Copper isn’t magnetic but creates resistance in the presence of a strong magnetic field


Copperisn’t magnetic but creates resistance in the presence of a strong magnetic field


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About the Author: livescience

17 Comments

  1. Since no one has given an explanation yet, I’ll step up.

    If the magnet sits still next to the copper, nothing interesting happens. If the magnetic field is changing, however, it induces a current in the copper. These are called ‘eddy currents.’ Ever heard of an electromagnet? When you run current though a wire, it generates a magnetic field. These eddy currents do the same and just happen to generate a strong enough magnetic field to perfectly cancel the momentum of the magnet, dissipating its energy into ohmic heating of the copper. Mother Nature is truly beautiful when it comes to electromagnetism.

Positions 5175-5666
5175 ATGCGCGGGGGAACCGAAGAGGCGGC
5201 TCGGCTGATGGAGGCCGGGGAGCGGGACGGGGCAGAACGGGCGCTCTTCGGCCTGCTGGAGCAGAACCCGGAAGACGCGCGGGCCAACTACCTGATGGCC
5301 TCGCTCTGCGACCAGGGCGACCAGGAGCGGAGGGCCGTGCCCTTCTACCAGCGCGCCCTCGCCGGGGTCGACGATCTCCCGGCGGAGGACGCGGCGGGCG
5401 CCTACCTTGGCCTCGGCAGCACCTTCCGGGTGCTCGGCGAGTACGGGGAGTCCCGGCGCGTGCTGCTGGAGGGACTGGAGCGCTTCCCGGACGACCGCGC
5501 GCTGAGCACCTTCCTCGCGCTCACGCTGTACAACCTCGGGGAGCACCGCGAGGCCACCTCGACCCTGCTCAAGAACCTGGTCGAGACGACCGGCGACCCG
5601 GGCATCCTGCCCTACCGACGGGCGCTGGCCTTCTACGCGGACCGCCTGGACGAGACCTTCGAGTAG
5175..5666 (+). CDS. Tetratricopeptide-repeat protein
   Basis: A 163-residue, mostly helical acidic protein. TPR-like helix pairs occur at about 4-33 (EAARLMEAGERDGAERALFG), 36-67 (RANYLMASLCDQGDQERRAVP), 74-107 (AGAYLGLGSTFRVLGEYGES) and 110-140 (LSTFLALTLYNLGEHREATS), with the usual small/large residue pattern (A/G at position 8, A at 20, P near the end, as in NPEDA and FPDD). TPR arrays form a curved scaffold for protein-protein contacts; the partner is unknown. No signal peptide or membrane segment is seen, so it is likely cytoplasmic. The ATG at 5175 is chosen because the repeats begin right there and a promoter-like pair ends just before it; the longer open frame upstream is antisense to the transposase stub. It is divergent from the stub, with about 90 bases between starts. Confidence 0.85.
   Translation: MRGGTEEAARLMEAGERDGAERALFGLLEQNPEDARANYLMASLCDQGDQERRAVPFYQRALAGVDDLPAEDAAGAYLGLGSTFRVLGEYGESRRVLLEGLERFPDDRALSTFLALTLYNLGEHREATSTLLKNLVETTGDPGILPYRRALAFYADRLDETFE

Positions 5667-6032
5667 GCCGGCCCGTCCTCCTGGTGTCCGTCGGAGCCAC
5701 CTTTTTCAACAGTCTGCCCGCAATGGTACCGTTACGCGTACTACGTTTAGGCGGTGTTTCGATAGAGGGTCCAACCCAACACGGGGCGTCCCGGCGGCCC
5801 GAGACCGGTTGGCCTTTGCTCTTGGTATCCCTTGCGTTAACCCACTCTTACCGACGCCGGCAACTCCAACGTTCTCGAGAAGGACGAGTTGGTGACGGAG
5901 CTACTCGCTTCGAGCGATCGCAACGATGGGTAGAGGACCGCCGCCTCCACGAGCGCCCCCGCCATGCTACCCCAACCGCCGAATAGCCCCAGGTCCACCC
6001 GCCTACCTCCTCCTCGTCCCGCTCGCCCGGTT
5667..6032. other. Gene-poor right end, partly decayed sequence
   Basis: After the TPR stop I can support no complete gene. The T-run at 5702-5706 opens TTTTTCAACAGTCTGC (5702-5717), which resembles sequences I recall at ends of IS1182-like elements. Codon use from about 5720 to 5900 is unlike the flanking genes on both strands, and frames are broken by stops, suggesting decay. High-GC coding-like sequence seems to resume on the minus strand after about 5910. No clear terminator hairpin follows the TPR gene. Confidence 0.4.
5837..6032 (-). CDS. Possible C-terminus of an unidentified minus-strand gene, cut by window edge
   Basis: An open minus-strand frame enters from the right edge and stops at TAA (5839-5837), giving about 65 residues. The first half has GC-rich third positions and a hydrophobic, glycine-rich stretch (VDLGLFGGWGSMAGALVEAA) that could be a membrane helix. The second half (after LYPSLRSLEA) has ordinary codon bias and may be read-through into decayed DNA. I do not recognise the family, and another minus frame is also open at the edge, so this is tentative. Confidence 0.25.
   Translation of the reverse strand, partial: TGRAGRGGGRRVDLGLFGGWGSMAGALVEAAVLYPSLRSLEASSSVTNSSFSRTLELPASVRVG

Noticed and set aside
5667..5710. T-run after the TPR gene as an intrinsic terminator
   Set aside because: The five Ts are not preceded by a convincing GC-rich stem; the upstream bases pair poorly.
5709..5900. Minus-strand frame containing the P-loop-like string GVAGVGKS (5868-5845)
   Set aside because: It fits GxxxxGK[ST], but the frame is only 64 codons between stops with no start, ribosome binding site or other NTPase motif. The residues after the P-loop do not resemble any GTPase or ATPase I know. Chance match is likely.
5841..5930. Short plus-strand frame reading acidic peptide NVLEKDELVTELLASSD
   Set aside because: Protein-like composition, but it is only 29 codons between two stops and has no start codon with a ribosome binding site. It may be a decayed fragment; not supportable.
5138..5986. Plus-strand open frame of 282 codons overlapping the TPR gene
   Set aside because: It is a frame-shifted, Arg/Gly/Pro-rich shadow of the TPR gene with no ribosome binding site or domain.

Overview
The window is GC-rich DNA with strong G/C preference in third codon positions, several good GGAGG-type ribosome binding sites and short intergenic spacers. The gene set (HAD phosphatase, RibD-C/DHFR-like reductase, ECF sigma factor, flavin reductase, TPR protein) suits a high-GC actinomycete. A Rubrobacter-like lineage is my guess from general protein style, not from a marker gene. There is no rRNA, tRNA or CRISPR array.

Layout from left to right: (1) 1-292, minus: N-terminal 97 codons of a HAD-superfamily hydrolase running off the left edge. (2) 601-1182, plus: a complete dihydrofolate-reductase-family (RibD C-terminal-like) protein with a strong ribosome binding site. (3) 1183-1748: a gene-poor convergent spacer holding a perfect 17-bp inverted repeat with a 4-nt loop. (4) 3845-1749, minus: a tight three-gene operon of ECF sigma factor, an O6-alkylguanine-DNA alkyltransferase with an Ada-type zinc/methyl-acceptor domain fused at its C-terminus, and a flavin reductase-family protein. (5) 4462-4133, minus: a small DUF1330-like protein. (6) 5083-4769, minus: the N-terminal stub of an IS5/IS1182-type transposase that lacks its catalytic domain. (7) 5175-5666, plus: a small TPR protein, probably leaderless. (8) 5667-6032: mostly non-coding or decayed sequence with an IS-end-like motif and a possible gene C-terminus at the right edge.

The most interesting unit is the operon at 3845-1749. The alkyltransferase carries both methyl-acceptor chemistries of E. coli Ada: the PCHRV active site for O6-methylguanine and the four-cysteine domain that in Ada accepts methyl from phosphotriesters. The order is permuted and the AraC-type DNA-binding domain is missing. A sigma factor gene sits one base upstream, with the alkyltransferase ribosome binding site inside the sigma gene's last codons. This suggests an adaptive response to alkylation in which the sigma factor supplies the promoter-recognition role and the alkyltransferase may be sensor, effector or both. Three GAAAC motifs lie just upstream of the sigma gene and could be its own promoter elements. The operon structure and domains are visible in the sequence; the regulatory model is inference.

2. _Resistance_, without further explanation, is perhaps an unfortunate choice of word, as it might sound as if you’re talking about the electrical resistance.

  3. In a moving strong magnetic field.

    You need moving magnetic fields to induce eddy currents, which produce counter-acting magnetic fields.

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